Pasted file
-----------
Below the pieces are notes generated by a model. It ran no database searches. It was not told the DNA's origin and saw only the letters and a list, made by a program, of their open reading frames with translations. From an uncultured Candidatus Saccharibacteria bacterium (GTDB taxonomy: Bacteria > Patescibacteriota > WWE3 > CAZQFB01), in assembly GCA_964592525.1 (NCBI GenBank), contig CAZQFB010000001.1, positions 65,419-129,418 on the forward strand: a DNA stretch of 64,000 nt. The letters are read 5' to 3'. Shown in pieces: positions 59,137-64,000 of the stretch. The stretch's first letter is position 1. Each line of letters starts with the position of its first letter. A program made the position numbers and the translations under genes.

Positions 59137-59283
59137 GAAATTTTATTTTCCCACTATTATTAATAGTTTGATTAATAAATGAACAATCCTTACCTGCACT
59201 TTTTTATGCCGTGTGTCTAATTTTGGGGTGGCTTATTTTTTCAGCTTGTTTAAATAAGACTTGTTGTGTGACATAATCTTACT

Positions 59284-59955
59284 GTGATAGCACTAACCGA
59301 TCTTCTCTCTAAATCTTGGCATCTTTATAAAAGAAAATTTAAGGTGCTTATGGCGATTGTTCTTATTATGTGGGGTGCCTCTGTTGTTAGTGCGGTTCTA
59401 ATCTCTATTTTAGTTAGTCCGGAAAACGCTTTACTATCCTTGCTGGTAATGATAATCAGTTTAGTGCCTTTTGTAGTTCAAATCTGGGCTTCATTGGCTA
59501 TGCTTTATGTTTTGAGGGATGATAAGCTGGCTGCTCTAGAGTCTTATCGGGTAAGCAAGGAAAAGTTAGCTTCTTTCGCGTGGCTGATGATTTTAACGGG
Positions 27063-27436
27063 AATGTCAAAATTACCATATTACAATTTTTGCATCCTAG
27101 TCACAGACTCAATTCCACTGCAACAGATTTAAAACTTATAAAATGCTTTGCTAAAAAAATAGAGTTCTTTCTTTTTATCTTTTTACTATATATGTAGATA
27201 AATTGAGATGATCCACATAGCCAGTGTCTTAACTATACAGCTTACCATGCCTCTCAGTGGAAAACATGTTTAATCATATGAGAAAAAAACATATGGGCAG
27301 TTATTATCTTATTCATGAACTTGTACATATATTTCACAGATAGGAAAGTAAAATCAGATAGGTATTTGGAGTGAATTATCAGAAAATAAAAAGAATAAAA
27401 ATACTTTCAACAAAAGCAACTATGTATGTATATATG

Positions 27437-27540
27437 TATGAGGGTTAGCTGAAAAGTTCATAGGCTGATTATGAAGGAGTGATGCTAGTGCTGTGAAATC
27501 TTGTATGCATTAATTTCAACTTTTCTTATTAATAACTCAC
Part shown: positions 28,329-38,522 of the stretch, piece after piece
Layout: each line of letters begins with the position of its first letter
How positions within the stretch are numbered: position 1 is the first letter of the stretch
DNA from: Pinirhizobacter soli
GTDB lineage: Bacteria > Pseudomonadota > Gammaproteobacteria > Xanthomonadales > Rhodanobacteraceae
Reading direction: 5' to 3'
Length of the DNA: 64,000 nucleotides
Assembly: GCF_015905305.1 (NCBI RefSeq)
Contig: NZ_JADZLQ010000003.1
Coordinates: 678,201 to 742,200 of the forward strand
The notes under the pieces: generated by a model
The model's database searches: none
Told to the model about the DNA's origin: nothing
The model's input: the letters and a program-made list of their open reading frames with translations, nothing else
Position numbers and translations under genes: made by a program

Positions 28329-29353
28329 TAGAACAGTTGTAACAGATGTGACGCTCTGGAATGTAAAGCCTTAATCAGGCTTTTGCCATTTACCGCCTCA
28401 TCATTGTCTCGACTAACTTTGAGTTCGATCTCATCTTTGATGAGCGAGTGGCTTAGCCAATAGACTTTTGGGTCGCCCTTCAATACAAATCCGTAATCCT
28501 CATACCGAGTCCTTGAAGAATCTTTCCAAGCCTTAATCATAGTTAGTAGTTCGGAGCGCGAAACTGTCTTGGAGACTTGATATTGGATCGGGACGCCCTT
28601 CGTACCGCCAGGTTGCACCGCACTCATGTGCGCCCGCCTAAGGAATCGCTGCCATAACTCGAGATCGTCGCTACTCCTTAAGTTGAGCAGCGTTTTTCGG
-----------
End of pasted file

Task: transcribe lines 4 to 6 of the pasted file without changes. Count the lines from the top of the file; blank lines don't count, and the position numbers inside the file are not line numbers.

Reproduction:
59201 TTTTTATGCCGTGTGTCTAATTTTGGGGTGGCTTATTTTTTCAGCTTGTTTAAATAAGACTTGTTGTGTGACATAATCTTACT

Positions 59284-59955
59284 GTGATAGCACTAACCGA